convert from BIG-ENDIAN to LITTLE-ENDIAN

Discussion in 'C++' started by hicham, Jun 30, 2003.

  1. hicham

    hicham Guest

    Hi,

    I am looking for help, i would like to know how can i use the endian.h and
    config.h to convert compiled files under solaris from BIG-ENDIAN to compiled
    files LITTLE-ENDIAN.

    I am working under linux debian 3.0 woody

    Thank you for your help.
     
    hicham, Jun 30, 2003
    #1
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  2. hicham wrote:
    > Hi,
    >
    > I am looking for help, i would like to know how can i use the endian.h and
    > config.h to convert compiled files under solaris from BIG-ENDIAN to compiled
    > files LITTLE-ENDIAN.
    >
    > I am working under linux debian 3.0 woody
    >
    > Thank you for your help.
    >
    >


    Standard C++ has no header files named config.h and endian.h. So we
    can't help with issues relating to those header files. Try a Solaris
    newsgroup.

    Converting from Big Endian to Little Endian involve swapping bytes.
    You can either write your own or search the STL. There seems to
    be very little code differences between writing your own function
    and a library version; since swapping is that big of a function.

    --
    Thomas Matthews

    C++ newsgroup welcome message:
    http://www.slack.net/~shiva/welcome.txt
    C++ Faq: http://www.parashift.com/c -faq-lite
    C Faq: http://www.eskimo.com/~scs/c-faq/top.html
    alt.comp.lang.learn.c-c++ faq:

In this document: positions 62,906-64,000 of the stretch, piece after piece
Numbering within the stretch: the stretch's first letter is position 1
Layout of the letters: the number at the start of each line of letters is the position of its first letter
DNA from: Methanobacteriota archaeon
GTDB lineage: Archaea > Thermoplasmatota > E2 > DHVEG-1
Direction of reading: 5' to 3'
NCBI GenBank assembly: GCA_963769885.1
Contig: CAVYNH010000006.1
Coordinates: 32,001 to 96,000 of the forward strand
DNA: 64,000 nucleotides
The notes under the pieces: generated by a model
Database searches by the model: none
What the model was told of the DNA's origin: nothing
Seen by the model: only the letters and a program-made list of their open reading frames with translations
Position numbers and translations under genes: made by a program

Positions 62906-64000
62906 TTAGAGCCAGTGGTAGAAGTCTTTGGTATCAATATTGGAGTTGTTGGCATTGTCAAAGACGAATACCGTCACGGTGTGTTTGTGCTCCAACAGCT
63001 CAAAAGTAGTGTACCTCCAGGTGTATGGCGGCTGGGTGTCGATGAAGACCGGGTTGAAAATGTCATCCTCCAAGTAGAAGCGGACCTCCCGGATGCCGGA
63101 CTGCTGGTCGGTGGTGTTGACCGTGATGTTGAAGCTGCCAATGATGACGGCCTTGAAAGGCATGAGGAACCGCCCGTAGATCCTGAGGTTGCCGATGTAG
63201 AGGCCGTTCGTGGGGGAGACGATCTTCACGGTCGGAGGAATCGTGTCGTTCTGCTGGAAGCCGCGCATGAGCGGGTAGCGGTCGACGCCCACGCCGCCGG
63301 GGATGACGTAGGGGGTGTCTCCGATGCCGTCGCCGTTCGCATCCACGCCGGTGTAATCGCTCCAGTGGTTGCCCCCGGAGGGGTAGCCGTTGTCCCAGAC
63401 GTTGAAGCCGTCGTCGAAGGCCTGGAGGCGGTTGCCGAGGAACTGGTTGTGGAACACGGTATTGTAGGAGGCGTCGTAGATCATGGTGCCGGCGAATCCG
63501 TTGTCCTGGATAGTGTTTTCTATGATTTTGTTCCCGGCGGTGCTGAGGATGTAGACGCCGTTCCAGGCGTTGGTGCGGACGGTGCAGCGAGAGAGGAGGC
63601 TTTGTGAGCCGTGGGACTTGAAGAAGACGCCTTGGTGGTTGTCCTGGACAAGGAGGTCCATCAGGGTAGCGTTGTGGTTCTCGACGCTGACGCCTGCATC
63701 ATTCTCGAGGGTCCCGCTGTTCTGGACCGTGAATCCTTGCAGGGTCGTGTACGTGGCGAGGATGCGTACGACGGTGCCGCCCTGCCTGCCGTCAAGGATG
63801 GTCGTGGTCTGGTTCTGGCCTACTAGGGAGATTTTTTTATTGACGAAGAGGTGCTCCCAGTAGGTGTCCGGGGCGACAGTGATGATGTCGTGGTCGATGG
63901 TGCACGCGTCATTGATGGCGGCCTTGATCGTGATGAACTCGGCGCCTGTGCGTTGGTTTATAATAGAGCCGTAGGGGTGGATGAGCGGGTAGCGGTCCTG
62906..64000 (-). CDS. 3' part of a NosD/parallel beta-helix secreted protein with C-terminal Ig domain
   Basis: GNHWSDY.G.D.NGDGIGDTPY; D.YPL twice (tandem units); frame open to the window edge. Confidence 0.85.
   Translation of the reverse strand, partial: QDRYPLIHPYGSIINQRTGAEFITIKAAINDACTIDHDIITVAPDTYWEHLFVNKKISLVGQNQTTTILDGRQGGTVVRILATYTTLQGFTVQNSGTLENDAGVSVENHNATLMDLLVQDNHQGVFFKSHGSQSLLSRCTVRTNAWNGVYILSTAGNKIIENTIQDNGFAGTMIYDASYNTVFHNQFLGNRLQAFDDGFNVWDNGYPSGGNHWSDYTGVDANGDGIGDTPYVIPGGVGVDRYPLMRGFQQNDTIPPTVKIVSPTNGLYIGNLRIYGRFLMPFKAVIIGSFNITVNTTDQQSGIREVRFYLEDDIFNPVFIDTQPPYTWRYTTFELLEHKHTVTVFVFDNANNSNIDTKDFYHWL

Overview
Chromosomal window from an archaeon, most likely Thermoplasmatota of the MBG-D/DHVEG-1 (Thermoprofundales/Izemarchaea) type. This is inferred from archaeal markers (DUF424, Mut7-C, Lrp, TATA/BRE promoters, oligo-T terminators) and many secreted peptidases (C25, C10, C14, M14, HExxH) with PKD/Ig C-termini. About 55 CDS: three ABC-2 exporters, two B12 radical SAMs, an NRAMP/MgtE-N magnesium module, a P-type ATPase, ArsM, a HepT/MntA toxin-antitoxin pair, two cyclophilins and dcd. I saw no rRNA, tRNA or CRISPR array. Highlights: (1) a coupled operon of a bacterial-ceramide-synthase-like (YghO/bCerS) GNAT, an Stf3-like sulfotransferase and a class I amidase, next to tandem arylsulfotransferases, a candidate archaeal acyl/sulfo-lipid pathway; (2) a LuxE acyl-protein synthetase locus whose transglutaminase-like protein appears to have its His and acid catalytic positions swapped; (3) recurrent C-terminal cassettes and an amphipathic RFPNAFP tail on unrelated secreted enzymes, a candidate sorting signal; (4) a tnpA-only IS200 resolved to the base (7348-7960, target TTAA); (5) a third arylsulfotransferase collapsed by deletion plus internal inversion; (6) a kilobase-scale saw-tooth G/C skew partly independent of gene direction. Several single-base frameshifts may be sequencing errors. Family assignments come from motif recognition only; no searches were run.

http://www.raos.demon.uk/acllc-c /faq.html
    Other sites:
    http://www.josuttis.com -- C++ STL Library book
     
    Thomas Matthews, Jun 30, 2003
    #2
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  3. hicham

    dxcoder Guest

    > > I am looking for help, i would like to know how can i use the endian.h
    and
    > > config.h to convert compiled files under solaris from BIG-ENDIAN to

    compiled
    > > files LITTLE-ENDIAN.


    uint8_t* input = ...;
    uint32_t v = input[0] | (input[1] << 8) | (input[2] << 16) | (input[3] <<
    24);

    This sort of arrangement generally gets the job done, no matter what which
    of those endianess architechture you're on. It's more complicated issue if
    you want to please this NG regulars, since:

    - C++ doesn't guarantee that datatypes have precisely 8, 16 or 32 bits on
    them. On those machines you have to do this at bit-level, most modern
    architechtures support 8-bit chars and generally char,short,int,long, etc.
    are multiplies of 8 bits.

    Hmmm, so you just need to get typedefs right for uint8_t and uint32_t, and
    rest should work out okay. Even if this NG regulars find this statement
    fundamentally flawed, this (shifting to build up larger word) is what you
    will find on most real-world UN*X sources for handling endianess.

    The key is that you will have to know what endianess the stream/file is, so
    that you can do the shifting of "input" in correct order. Some binary files
    store values in big-endian (.lwo for example) and some in little-endian
    (.3ds, for example). There is also BCP (?) endianess, which is rarely seen
    in real-world since the platforms are novadays obsolete, so it's safe to
    ignore those (again, stating this with NG regular disclaimer).


    --
    -xXx-
     
    dxcoder, Jul 2, 2003
    #3
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